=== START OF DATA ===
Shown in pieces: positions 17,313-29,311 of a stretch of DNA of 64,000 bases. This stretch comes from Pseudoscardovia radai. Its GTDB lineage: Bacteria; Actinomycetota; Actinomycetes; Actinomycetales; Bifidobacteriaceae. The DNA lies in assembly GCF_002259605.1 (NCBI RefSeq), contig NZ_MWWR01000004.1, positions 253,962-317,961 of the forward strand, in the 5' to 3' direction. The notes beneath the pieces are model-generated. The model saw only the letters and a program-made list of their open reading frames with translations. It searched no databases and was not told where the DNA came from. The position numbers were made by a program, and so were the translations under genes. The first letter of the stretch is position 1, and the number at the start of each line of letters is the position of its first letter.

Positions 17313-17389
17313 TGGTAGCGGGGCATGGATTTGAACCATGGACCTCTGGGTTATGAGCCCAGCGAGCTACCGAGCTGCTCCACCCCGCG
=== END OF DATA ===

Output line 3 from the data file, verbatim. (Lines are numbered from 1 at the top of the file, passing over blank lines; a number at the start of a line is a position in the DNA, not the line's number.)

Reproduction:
17313 TGGTAGCGGGGCATGGATTTGAACCATGGACCTCTGGGTTATGAGCCCAGCGAGCTACCGAGCTGCTCCACCCCGCG